You worked long, sometimes fruitless hours to make your startup a reality. Endless meetings, pitches and late-night work sessions later, it's hard to imagine walking away. Or is it?

We asked nine successful entrepreneurs from YEC what exactly it would take for them to walk away from their startups. Here's what they said:

1. Realizing Someone Else Could Do It Better

I am always cognizant of the fact that good founders don't naturally make good managers, executives or leaders. We have to work at it and try our best to evolve with our companies as they grow from startups into small- and medium-sized businesses. Responsible founders owe it to their stakeholders to always check themselves by asking, "Am I the right person for this job?" If the answer to that is no and the gap can't be closed, then it is time to consider moving on and begin succession planning.

Christopher Kelly, Convene

2. Losing the Passion Completely

To walk away from my business, I would need to have reached a space where the passion I once felt was gone completely. I'm not talking about those moments in business where you're burnt out, tired and don't feel like producing a single other thing, but rather those moments where you stop and ask yourself, "Why am I doing this?"

If I reached that stage, I'd begin looking at how I could exit the business in such a way that would still preserve the essence of the business and the passion and power that it currently has driving it forward. If I couldn't do that well, my team and clients would suffer, and I couldn't deal with that. For me, it all boils down to that: the business has to feel good and do good in order for me to stand strong behind it.

Erin Blaskie, Erin Blaskie, Digital Strategist

3. Learning Much More About Myself and Business

Besides an income, the most important thing for me in continuing to work on my company is the constant challenge and learning it provides. I have no idea what I don't know, but every week I discover something new. I can't imagine walking away unless I was presented with an opportunity that would stretch me more than I'm being stretched now—along with the tools to help me understand it through mentorship, training, and an amazing team to work with.

Sarah Schupp, UniversityParent

4. Walking Away Would Be the Last Resort

I couldn't imagine completely walking away from admitted.ly. I absolute love what our team is building and, most importantly, love my team. I can't imagine not wanting to work with them. That being said, I also know when to let go. If an idea isn't working out, I'd never stick with the idea just because it somehow works in my head. Instead of totally walking away, I'd just walk down a different path with my team. I know that we're flexible enough to abandon our initial idea, but also creative enough to dream up another amazing idea to work on together.

Jessica Brondo, Admitted.ly

5. Having the Chance to Start Something New

We almost sold our business a while back because we got carried away with the idea of someone writing us a big check. The more we thought about it, the more we realized that selling to (and working for) the other company would force us to give up the lifestyles we had built for ourselves along with years of potential revenue, growth, control and excitement from owning our own company. If I were going to walk away today, I would want to know that I have the resources (both financial resources and the right team members) to start something new and equally exciting.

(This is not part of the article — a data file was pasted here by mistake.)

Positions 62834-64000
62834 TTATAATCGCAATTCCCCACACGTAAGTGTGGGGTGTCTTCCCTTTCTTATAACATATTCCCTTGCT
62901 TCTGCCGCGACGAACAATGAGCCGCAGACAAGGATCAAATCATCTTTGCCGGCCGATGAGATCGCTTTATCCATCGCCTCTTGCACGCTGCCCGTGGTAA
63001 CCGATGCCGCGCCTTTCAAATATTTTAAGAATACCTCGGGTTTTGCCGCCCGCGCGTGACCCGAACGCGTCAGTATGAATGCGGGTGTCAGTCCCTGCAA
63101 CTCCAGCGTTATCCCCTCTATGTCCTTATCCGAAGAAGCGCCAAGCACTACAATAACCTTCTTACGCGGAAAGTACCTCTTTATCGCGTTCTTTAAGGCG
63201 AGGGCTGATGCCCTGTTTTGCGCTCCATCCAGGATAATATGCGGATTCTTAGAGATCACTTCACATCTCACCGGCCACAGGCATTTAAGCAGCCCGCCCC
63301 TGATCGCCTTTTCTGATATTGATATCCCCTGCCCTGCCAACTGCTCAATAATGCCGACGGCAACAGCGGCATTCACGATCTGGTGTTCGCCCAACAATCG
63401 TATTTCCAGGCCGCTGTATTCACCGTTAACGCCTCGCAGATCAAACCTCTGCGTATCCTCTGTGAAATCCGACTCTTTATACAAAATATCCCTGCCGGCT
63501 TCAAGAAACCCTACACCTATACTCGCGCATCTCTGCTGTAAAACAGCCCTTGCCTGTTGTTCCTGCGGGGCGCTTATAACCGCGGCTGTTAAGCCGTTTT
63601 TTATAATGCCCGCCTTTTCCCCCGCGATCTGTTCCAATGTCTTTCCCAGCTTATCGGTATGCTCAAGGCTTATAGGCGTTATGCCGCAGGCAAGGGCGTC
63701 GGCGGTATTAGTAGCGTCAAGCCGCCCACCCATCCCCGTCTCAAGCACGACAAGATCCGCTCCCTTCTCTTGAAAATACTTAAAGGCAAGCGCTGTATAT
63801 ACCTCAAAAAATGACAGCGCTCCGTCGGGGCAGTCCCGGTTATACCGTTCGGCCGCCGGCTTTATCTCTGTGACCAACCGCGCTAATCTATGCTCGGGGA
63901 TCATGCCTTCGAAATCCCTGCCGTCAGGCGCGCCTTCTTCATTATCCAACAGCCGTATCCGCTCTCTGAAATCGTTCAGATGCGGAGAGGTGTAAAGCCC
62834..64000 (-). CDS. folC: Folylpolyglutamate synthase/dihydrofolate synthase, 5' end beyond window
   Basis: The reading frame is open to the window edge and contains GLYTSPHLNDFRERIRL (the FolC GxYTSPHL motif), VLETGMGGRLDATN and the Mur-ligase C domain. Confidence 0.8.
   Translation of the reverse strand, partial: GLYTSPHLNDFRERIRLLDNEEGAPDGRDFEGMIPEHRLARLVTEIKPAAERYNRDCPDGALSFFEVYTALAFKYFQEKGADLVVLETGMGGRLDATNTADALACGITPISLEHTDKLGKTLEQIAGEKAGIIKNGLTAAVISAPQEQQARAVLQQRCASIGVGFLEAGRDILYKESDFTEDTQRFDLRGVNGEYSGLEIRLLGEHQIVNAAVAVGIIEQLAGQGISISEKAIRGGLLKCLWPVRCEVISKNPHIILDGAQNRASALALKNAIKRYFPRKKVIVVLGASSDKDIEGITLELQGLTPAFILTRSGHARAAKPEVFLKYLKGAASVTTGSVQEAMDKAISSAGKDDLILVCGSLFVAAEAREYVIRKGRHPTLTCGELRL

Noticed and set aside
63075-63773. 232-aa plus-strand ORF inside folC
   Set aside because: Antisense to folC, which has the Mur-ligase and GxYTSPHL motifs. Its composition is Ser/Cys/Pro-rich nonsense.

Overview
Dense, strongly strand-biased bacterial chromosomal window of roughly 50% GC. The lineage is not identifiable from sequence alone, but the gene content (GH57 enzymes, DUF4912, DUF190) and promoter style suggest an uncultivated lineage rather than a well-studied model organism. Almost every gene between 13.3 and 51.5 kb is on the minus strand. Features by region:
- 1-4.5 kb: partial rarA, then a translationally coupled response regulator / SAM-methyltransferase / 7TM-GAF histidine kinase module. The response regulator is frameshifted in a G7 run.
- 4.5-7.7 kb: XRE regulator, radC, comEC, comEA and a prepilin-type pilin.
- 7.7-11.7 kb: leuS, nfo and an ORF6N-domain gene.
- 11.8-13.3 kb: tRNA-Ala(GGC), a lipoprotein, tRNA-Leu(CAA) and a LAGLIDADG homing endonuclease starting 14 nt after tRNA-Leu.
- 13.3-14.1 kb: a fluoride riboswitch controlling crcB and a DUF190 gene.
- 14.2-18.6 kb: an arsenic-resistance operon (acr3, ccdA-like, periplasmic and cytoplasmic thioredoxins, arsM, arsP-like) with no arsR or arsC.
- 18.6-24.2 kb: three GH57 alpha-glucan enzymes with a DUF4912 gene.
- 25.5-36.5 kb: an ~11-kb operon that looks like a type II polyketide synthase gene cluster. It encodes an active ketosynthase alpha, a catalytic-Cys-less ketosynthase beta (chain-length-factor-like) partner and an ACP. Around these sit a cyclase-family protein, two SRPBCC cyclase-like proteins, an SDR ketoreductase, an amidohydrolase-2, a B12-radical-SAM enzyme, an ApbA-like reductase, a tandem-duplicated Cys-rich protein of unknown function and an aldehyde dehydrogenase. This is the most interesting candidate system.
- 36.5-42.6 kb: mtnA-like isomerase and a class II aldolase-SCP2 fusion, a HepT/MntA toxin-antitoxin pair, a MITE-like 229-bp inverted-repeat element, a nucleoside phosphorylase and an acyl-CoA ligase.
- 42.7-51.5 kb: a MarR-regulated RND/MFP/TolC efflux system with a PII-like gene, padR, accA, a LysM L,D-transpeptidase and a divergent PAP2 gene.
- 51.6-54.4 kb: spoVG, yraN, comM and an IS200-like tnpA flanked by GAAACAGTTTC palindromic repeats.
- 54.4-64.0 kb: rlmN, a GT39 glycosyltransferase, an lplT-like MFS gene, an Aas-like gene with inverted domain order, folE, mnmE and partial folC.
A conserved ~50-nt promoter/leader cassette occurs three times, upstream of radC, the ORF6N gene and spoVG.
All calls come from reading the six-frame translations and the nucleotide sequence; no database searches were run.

Allie Siarto, Loudpixel

6. Being Unable to Pay Employees

Although every startup business will have a lean period when it is hard to pay the bills, it is not morally or ethically acceptable to avoid paying employees. If I were unable to pay the workers who are giving me their support and offering their skills to help my company grow, then I would give up on the business.

Even if I am still working on paying loans and other debts to creditors, I feel it is my responsibility to ensure that my employees have a safe home environment, food on the table and a way to care for their children. If I ever discover that I will not be able to pay my employees in the future, then I would give them the appropriate recommendations and fair warning that the business will come to a close so that they could find another position.

—Jay Wu, A Forever Recovery

7. Being Given a Significant Payout

If I am looking for an excuse to walk away from my startup, then I’m in the wrong business. I absolutely love what I do; that’s why I do it. Sure, if someone offered me a significant payout, it might be time to move on, but until then, I’m not going anywhere!

David Ehrenberg, Early Growth Financial Services

8. Lacking the Ability to Do Well

If I ever became physically incapacitated and could no longer do a great job operating my company, I would hand over the reins to someone else. Short of that, I don't see anything convincing me to give up control.

Chuck Cohn, Varsity Tutors

9. Having an Opportunity to Do More

I really love my business and lifestyle, so it's hard to imagine walking away from it. But if I were to do so, it would be for an opportunity where I believed that I could make a bigger positive impact than I do now. We only have one life to live, and I want to be a good steward of the gifts I've been given.

Elizabeth Saunders, Real Life E